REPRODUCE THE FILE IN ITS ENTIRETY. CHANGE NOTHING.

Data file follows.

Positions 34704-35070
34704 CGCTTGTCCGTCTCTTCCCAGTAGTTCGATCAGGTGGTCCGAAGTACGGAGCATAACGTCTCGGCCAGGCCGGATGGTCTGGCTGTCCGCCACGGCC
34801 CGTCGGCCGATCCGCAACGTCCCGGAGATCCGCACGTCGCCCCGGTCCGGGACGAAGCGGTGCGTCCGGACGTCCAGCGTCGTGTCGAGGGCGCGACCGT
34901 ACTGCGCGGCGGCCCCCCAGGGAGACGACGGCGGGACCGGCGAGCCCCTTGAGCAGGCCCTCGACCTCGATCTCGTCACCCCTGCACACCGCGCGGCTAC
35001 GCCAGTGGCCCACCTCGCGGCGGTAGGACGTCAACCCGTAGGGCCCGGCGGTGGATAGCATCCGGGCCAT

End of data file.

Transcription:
Positions 34704-35070
34704 CGCTTGTCCGTCTCTTCCCAGTAGTTCGATCAGGTGGTCCGAAGTACGGAGCATAACGTCTCGGCCAGGCCGGATGGTCTGGCTGTCCGCCACGGCC
34801 CGTCGGCCGATCCGCAACGTCCCGGAGATCCGCACGTCGCCCCGGTCCGGGACGAAGCGGTGCGTCCGGACGTCCAGCGTCGTGTCGAGGGCGCGACCGT
34901 ACTGCGCGGCGGCCCCCCAGGGAGACGACGGCGGGACCGGCGAGCCCCTTGAGCAGGCCCTCGACCTCGATCTCGTCACCCCTGCACACCGCGCGGCTAC
35001 GCCAGTGGCCCACCTCGCGGCGGTAGGACGTCAACCCGTAGGGCCCGGCGGTGGATAGCATCCGGGCCAT